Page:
Ring road leaves business owners feeling trapped
Renata D'Aliesio Calgary Herald Thursday, March 29, 2007
A group of Calgary business owners is calling for a redesign of the northeast ring road, contending changes to construction plans will leave them isolated. The owners intend to confront the province and its private partner in the development, the Stoney Trail Group, at an open house today in the centre court of Sunridge Mall. Earlier government plans for the ring road included several access points for businesses and residents along 84th Street N.E. -- the city's eastern boundary.
But late in the fall, Hugh Short of Hi-Hog Farm & Ranch Equipment learned those access points had been scaled back, which will force vehicles coming in and out of his business to travel a roundabout route. He's worried this added obstacle will hurt his and other businesses. "There has been no thought about the businesses and residents that this proposal has completely landlocked," he charged Wednesday. "Essentially, they have cut off any link to the city for us."
Plans for the Calgary ring road have been in the works for years, said Jerry Bellikka, spokesman for Alberta Infrastructure and Transportation. He said the province has consulted businesses and city officials extensively, and all aspects of the project have been considered. "We did open houses for three years. We're a little late in the process for a redesign," Bellikka said.
"I'm just surprised those concerns are coming forward now, especially from city hall. "City hall has been on board with this project," said Bellikka. Not all members of city council have been on board with the Alberta government's ring road designs. Every leg of the road being built to ease traffic pressure has been contested.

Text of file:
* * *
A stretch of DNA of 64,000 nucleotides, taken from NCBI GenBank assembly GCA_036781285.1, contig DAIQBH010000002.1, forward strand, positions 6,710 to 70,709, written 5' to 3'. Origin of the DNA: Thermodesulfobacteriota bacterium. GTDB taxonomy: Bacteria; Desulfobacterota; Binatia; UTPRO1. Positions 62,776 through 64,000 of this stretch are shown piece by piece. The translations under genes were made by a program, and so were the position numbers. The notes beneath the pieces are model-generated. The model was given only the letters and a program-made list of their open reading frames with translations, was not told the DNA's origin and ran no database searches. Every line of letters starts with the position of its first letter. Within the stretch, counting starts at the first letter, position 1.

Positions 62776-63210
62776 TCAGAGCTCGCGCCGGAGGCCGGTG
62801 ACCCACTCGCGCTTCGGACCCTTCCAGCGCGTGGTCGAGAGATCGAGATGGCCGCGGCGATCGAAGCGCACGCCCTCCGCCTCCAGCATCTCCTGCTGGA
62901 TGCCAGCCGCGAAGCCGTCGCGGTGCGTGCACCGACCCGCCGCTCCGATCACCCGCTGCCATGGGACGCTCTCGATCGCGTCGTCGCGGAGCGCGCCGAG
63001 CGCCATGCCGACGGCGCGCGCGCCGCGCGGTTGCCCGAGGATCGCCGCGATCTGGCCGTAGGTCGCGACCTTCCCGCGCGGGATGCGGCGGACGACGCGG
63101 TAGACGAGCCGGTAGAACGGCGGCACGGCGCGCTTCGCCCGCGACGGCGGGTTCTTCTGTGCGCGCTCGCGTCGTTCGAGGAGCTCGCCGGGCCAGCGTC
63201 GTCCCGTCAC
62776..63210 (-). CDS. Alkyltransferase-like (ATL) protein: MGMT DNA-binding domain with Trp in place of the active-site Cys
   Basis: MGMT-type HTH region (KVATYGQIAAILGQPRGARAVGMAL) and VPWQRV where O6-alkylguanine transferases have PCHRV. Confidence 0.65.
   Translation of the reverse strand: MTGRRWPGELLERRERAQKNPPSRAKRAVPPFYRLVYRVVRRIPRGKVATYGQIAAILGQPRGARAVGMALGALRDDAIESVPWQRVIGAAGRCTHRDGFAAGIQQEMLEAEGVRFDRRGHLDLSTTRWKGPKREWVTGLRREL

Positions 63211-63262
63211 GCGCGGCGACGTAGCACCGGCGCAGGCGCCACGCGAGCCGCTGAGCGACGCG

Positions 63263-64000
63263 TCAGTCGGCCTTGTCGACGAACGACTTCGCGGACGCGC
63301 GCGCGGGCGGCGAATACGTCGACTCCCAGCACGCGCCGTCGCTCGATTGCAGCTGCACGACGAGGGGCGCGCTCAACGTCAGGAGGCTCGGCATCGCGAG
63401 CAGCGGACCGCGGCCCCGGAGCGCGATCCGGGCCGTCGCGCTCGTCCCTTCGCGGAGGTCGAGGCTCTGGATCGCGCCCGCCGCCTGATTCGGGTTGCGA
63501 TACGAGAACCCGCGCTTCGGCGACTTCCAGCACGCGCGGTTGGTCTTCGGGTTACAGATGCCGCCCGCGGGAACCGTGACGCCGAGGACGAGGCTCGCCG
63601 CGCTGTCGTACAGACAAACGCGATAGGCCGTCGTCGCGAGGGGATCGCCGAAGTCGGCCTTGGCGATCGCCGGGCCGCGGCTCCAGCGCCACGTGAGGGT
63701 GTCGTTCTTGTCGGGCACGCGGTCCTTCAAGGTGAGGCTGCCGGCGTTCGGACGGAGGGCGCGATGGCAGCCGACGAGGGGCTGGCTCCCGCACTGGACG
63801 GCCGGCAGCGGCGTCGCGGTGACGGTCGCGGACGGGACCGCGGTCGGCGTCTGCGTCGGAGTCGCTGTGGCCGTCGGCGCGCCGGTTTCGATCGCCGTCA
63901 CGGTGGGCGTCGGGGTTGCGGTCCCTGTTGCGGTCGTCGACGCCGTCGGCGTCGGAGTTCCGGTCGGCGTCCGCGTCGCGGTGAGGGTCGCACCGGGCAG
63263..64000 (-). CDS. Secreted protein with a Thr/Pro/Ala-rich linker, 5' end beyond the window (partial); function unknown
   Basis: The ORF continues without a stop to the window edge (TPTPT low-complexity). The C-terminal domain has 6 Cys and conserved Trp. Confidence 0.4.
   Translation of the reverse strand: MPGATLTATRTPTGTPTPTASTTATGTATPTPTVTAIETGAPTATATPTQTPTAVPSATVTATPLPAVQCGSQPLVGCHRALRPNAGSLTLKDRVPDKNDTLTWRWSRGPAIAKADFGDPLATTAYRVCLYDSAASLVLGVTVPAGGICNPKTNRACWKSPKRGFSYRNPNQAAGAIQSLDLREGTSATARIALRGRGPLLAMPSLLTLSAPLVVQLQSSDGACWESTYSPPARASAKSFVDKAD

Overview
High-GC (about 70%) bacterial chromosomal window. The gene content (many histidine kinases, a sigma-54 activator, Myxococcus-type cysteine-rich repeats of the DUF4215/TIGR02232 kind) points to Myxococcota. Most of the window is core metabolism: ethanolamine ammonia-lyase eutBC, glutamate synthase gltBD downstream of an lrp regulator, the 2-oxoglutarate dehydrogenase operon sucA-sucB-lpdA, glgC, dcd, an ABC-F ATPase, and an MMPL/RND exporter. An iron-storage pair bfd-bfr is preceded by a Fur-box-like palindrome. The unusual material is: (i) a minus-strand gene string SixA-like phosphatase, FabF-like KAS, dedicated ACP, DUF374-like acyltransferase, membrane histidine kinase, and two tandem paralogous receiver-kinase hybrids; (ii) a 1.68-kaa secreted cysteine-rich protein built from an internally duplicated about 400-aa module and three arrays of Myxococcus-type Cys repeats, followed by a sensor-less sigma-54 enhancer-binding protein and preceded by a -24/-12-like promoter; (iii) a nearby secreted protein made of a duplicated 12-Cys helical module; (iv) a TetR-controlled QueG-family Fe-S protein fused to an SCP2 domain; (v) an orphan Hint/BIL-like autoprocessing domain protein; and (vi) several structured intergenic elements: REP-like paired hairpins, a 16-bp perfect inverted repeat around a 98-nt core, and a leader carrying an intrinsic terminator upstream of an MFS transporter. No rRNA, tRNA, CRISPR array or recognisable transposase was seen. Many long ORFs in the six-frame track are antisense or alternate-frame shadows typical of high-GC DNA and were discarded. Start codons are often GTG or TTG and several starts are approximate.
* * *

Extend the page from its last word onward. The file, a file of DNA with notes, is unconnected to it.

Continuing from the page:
Mayor Dave Bronconnier has been a strong supporter of the road, which will eventually encircle Calgary and steer traffic away from increasingly congested routes such as Deerfoot Trail and 16th Avenue N. Several alderman, however, have raised concerns about aspects of the plan. Ald. Helen Larocque and Ald. Andre Chabot said Wednesday they share the access concerns of businesses and residents in the northeast.
Construction of this 21-kilometre section of the project is slated to begin next month. Both aldermen continue to seek a redesign. "It's very problematic for those businesses on 84th Street," Larocque said. Bellikka said today's open house, which runs from 2 to 8 p.m. at Sunridge Mall, is part of the province's continuing effort to inform residents of the project. Last month, the Alberta government announced it had reached a public-private partnership agreement to build the northeast leg. Larry Graham, owner of Graham Auctions, said original plans led businesses to believe they would still have access to routes such as McKnight Boulevard and an extended 32nd Street. Once the ring road is built, however, vehicles will no longer be able to reach these roads or the Trans-Canada Highway directly from 84th Street N.E., Graham said.
Chabot said residents of a mobile home park, destined to be sandwiched between the ring road and 84th, are worried about potential delays for emergency workers. Calgary's northeast is home to several sour gas wells.
"When you are talking about EMS, fire and police, seconds matter," Chabot said. "Why should we (the city) be the ones holding the bag?
"We need to look at this longer term."
© The Calgary Herald 2007